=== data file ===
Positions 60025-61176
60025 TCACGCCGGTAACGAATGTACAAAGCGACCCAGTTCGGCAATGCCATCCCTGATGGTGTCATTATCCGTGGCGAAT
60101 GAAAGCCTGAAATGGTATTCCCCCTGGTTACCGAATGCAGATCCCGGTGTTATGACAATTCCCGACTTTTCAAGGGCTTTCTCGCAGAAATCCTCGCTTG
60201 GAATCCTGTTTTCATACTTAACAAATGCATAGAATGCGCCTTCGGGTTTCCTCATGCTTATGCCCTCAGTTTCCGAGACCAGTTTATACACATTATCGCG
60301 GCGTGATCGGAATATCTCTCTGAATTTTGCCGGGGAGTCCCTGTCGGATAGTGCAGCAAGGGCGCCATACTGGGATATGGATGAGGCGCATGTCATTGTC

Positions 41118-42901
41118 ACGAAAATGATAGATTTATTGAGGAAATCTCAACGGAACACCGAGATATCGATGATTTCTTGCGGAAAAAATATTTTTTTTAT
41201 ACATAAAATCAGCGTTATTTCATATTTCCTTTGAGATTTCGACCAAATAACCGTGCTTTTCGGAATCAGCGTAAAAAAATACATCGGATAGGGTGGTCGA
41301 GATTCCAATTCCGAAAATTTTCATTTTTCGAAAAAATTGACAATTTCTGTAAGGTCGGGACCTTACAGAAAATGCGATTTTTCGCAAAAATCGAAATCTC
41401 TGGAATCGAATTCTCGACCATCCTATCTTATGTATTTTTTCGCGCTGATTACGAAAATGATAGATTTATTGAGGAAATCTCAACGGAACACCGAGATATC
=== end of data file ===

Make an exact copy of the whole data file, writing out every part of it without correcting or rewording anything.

Positions 60025-61176
60025 TCACGCCGGTAACGAATGTACAAAGCGACCCAGTTCGGCAATGCCATCCCTGATGGTGTCATTATCCGTGGCGAAT
60101 GAAAGCCTGAAATGGTATTCCCCCTGGTTACCGAATGCAGATCCCGGTGTTATGACAATTCCCGACTTTTCAAGGGCTTTCTCGCAGAAATCCTCGCTTG
60201 GAATCCTGTTTTCATACTTAACAAATGCATAGAATGCGCCTTCGGGTTTCCTCATGCTTATGCCCTCAGTTTCCGAGACCAGTTTATACACATTATCGCG
60301 GCGTGATCGGAATATCTCTCTGAATTTTGCCGGGGAGTCCCTGTCGGATAGTGCAGCAAGGGCGCCATACTGGGATATGGATGAGGCGCATGTCATTGTC

Positions 41118-42901
41118 ACGAAAATGATAGATTTATTGAGGAAATCTCAACGGAACACCGAGATATCGATGATTTCTTGCGGAAAAAATATTTTTTTTAT
41201 ACATAAAATCAGCGTTATTTCATATTTCCTTTGAGATTTCGACCAAATAACCGTGCTTTTCGGAATCAGCGTAAAAAAATACATCGGATAGGGTGGTCGA
41301 GATTCCAATTCCGAAAATTTTCATTTTTCGAAAAAATTGACAATTTCTGTAAGGTCGGGACCTTACAGAAAATGCGATTTTTCGCAAAAATCGAAATCTC
41401 TGGAATCGAATTCTCGACCATCCTATCTTATGTATTTTTTCGCGCTGATTACGAAAATGATAGATTTATTGAGGAAATCTCAACGGAACACCGAGATATC